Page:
Fr. Rother Today

Fr. Rother’s influence reaches beyond the confines of a particular time and place, offering an inspiration to contemporary Christians. In 1980, Fr. Rother wrote, “Shepherds don’t abandon their flock at the first sign of danger.” He had an opportunity to come back to the United States when his life was in danger in Guatemala, but he chose to stay. “Priests were ordained to serve not to be served,” Banowsky said, “so you aren’t going to run at the first sign of danger or inconvenience or discomfort, you’re going to stay and be available and be reliable and be consistent,” Krug said, “is something that the church and priests can learn from Blessed Stanley.” And at a time when Pope Francis calls Christians to love the poor, Fr. Rother’s life offers a framework for missionary work.

Archbishop Coakley, who spoke with Pope Francis about Fr. Rother in January, said “I think he embodied much of what Pope Francis had been speaking about.” “Pope Francis is always talking about the idea of … closeness to the poor,” Krug said. When Fr. Rother was in Guatemala he would be invited, “to the poorest parts of the village for dinner with parishioners, and instead of avoiding those, he’d go and answer those invitations even though the hygiene level and the food preparation and quality was generally so poor that he’d get food poisoning almost every time he’d go to the poorest parts of the village for a meal that a family invited him over to their dirt floored hut, yet he continued to go knowing that would be a price he would pay,” Krug said. Fr. Rother shows us, Krug said “if there’s not a lived closeness, a friendship between those who are living in poverty and those who have wealth, then there’s not the idea of it taking place but rather just some sort of social service.”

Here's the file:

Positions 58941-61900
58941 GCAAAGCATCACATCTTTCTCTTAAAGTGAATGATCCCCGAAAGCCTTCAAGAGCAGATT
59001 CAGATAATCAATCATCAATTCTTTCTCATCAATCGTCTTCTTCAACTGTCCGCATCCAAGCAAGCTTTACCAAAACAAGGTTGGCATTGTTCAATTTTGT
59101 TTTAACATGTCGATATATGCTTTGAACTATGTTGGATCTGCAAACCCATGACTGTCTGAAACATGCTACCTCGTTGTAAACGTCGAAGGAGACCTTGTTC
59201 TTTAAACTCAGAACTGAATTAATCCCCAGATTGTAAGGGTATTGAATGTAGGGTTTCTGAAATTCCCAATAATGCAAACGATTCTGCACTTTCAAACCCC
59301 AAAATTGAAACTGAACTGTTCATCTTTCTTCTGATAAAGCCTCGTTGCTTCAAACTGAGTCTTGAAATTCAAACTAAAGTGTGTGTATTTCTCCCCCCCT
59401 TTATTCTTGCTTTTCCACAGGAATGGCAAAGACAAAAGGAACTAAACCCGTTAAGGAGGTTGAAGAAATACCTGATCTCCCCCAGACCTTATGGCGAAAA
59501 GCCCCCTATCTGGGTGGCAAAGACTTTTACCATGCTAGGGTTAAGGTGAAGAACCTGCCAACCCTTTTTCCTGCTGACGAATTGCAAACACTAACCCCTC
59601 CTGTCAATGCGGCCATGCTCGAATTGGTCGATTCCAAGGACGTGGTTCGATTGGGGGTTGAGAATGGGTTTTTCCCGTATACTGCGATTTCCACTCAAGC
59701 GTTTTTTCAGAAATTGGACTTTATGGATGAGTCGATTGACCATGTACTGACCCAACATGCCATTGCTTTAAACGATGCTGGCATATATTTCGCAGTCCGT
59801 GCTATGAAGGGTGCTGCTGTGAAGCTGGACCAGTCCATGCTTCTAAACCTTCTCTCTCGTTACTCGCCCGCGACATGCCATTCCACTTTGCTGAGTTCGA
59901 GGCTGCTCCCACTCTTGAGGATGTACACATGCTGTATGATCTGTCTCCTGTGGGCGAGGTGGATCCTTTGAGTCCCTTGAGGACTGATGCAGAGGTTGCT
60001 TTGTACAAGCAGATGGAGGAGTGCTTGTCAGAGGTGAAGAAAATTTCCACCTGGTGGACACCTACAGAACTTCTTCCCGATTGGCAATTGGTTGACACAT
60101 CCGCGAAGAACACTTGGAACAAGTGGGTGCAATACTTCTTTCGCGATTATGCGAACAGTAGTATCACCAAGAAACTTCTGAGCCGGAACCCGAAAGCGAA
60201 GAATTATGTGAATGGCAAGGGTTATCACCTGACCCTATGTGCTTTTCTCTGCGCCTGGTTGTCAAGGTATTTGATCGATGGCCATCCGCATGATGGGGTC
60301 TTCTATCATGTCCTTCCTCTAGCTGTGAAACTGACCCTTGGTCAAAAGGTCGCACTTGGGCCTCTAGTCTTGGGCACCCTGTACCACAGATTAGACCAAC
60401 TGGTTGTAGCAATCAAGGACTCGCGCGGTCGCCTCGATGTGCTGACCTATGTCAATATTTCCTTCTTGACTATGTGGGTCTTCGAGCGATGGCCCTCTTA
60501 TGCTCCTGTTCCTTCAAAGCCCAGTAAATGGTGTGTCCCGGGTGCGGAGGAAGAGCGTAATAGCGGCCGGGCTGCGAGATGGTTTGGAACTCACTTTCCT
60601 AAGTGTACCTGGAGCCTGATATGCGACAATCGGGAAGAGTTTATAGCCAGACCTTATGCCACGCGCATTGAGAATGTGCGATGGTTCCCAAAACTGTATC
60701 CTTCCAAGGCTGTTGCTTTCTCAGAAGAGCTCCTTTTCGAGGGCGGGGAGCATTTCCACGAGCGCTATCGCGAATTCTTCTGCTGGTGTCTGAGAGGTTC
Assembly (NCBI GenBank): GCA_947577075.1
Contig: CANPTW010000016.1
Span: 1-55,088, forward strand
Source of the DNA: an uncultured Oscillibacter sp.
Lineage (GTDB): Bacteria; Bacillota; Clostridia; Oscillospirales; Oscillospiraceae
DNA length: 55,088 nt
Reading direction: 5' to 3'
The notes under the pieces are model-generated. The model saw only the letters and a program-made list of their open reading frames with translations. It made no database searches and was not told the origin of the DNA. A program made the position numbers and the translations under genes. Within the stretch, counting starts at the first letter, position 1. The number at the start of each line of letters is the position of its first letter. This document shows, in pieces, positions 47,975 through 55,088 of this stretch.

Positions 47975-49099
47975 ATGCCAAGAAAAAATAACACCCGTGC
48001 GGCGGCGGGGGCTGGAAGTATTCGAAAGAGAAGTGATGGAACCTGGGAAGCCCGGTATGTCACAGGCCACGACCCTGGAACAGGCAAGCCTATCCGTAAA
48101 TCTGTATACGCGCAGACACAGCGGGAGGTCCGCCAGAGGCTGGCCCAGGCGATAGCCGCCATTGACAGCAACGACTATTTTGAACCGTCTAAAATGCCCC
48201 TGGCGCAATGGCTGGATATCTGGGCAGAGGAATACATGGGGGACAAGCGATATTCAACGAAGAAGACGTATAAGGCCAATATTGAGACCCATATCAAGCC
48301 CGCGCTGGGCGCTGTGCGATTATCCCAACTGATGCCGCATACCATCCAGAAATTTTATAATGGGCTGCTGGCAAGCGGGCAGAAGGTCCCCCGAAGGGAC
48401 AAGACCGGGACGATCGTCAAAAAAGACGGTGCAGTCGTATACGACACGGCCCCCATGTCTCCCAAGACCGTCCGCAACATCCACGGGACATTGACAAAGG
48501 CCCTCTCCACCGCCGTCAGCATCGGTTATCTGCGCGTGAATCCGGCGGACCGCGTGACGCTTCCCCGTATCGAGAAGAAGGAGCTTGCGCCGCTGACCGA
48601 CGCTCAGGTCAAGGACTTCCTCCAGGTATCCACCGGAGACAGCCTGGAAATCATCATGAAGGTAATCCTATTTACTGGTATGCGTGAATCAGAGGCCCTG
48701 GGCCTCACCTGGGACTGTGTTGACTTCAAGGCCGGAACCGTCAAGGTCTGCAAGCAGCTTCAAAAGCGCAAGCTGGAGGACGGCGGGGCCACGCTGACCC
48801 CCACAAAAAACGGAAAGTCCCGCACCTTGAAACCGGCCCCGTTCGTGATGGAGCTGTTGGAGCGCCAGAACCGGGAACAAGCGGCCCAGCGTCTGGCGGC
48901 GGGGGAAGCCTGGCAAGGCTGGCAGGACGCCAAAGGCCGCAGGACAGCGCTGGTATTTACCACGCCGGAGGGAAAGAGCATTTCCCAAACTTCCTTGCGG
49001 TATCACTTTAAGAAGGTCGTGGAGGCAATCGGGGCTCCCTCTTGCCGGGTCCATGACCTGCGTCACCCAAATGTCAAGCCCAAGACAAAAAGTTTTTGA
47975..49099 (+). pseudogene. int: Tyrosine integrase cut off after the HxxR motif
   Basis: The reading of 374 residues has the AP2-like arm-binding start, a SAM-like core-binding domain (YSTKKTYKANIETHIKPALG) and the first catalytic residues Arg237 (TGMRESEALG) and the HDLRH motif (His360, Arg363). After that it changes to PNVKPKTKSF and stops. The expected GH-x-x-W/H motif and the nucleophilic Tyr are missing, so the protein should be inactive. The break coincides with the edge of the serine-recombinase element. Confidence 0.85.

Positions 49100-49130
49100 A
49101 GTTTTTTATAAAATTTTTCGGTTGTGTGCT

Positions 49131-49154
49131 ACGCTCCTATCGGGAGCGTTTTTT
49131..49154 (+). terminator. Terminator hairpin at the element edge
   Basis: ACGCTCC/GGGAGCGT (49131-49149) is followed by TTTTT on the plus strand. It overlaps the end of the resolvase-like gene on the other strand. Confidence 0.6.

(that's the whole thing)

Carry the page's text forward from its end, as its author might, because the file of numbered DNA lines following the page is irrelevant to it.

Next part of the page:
Even as Rother helped those in need, he worked to overcome struggles of his own. “Ultimately, this seminarian that was forced out of seminary later overcame that deficit and not only became proficient in Spanish but mastered a difficult and arcane Mayan dialect…It was the work of the Holy Spirit that helped him overcome his human limitations,” Archbishop Coakley said. His life gives “a very humanizing idea of what holiness is,” Krug said. Holiness is not something out of reach for Christians, rather it is close, “that’s what I’d want people to realize…that they can be a great saint.”

Shrine to Blessed Stanley Rother

On November 3, 2019, the Archdiocese of Oklahoma City broke ground on a shrine to Fr. Rother. The shrine, whose construction began amid the pandemic, is expected to be completed on July 28, 2022, the feast of Fr. Rother. The property will house a Spanish colonial church in traditional cruciform style. Pilgrims will also be about to visit an event center, devotional spaces, and a classroom building on the former nine-hole golf course. Archbishop Coakley said the shrine “will be a place of pilgrimage for all who come to venerate the tomb.”

Article by Katlyn Pischel and Nick Sentovich